A few weeks ago, Addison (my nearly one year old pitty/lab mix) got into something in the backyard and her face blew up minutes later as a result.She got out of it okay thanks to Benadryl. We were lucky.
Would you know what to do if your pet got into something toxic?
What To Do If Your Pet gets into Something Poisonous
The ASPCA has some advice.
They say that if you witness your pet consuming material that you suspect might be toxic, do not hesitate to seek emergency assistance, even if you do not notice any adverse effects. Sometimes, even if poisoned, an animal may appear normal for several hours or for days after the incident.
Call the ASPCA Animal Poison Control Center
The telephone number is (888) 426-4435. There is a $65 consultation fee for this service.
Be ready with the following information:
The species, breed, age, sex, weight and number of animals involved.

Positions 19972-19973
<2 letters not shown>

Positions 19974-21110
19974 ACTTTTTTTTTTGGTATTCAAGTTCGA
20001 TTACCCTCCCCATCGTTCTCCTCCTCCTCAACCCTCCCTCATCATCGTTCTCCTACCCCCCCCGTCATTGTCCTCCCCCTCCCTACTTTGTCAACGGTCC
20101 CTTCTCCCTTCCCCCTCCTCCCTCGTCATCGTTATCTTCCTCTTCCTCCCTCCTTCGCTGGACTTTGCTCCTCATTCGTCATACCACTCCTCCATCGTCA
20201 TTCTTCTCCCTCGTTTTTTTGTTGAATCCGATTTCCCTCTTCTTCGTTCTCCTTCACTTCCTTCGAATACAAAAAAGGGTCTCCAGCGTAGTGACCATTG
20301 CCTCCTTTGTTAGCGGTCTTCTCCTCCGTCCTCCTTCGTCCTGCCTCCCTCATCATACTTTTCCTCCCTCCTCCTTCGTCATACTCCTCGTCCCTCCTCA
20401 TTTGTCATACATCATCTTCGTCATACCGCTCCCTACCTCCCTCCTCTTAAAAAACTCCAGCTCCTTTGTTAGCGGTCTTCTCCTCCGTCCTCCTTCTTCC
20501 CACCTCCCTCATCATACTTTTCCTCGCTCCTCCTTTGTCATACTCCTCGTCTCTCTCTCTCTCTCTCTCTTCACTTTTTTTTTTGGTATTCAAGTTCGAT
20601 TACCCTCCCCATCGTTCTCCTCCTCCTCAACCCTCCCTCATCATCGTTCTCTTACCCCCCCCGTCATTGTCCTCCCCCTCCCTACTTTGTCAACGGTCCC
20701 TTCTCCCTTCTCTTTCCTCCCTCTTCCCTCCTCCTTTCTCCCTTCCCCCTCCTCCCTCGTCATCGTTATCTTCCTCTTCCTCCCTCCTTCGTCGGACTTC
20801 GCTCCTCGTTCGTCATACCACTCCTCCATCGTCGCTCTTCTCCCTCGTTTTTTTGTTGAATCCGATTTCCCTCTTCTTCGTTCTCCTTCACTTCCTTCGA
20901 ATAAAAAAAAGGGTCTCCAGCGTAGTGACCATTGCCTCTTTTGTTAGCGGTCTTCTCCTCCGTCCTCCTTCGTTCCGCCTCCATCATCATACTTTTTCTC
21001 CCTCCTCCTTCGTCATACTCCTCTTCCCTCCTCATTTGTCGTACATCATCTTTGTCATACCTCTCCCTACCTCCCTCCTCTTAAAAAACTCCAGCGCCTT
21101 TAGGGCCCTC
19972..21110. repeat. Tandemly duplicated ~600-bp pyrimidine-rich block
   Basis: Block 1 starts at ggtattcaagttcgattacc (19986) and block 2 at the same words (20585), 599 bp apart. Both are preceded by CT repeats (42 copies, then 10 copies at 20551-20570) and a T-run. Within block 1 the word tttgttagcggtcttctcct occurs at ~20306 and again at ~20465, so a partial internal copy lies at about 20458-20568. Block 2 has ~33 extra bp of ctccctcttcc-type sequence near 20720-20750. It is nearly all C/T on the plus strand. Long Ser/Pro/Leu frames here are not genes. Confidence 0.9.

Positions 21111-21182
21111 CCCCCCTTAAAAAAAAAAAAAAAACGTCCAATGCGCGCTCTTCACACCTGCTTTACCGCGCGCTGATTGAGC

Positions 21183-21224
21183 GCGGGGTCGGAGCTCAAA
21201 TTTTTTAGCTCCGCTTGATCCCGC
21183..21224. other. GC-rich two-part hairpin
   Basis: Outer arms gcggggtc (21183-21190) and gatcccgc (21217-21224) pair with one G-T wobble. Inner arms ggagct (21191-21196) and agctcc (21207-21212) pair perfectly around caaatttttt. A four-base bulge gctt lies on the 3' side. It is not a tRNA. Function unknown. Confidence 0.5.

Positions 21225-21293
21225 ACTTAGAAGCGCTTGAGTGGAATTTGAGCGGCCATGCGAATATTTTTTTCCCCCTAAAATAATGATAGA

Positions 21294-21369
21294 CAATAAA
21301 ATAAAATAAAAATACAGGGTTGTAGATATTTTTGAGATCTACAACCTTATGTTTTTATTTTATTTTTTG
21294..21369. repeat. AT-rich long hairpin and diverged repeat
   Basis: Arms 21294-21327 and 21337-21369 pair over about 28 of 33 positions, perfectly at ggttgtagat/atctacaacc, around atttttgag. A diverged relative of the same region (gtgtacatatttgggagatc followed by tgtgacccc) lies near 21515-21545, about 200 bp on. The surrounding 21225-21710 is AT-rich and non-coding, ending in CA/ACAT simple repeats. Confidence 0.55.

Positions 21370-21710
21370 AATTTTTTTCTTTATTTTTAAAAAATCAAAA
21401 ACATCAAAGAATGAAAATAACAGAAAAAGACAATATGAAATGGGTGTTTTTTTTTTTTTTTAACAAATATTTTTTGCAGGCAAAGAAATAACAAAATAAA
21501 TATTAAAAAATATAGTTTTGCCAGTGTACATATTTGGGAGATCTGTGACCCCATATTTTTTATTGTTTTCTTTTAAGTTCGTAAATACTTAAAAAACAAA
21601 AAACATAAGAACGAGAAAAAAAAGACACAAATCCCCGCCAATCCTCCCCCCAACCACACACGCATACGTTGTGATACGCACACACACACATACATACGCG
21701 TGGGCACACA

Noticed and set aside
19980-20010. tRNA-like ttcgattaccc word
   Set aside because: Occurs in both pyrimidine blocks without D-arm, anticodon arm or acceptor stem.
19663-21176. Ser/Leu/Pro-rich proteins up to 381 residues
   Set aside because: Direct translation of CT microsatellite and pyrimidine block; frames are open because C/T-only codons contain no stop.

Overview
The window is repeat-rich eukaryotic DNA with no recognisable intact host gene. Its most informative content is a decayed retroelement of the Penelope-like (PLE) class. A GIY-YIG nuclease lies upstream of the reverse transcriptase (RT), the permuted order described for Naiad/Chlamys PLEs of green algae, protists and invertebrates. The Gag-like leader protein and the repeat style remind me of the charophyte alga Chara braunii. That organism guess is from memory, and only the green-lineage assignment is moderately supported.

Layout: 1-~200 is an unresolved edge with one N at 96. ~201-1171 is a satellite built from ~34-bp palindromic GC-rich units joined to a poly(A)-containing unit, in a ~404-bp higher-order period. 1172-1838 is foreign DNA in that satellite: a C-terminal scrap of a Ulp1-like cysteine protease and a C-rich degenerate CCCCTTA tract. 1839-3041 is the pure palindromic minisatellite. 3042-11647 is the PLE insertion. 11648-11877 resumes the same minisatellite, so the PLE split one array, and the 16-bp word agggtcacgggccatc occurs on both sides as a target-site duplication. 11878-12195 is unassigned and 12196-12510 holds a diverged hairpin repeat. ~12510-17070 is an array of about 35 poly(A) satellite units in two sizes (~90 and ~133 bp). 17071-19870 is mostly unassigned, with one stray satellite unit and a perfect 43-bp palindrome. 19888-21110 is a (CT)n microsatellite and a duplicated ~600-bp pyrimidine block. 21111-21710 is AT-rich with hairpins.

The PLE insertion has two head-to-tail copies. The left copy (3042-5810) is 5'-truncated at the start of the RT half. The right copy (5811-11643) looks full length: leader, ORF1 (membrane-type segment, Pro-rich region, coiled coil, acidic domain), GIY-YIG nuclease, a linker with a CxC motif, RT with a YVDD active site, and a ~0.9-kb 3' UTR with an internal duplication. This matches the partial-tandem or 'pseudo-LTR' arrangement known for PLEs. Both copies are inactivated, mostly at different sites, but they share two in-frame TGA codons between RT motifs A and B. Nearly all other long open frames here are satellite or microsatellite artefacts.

The animal’s symptoms.
Information regarding the exposure, including the agent (if known), the amount of the agent involved and the time elapsed since the time of exposure.
Have the product container/packaging available for reference.
Please note: If your animal is having seizures, losing consciousness, is unconscious or is having difficulty breathing, telephone ahead and bring your pet immediately to your local veterinarian or emergency veterinary clinic. If necessary, he or she may call the APCC.
How can you prevent this?
Keep the telephone number of the ASPCA Animal Poison Control Center—(888) 426-4435—as well as that of your local veterinarian, in a prominent location.
Invest in an emergency first-aid kit for your pet. The kit should contain:
A fresh bottle of hydrogen peroxide, 3 percent USP (to induce vomiting)
A turkey baster, bulb syringe or large medicine syringe (to administer peroxide)
Saline eye solution
Artificial tear gel (to lubricate eyes after flushing)
Mild grease-cutting dishwashing liquid (for bathing an animal after skin contamination)
Forceps (to remove stingers)
A muzzle (to protect against fear- or excitement-induced biting)
A can of your pet’s favorite wet food
A pet carrier
Always consult a veterinarian or the APCC for directions on how and when to use any emergency first-aid item.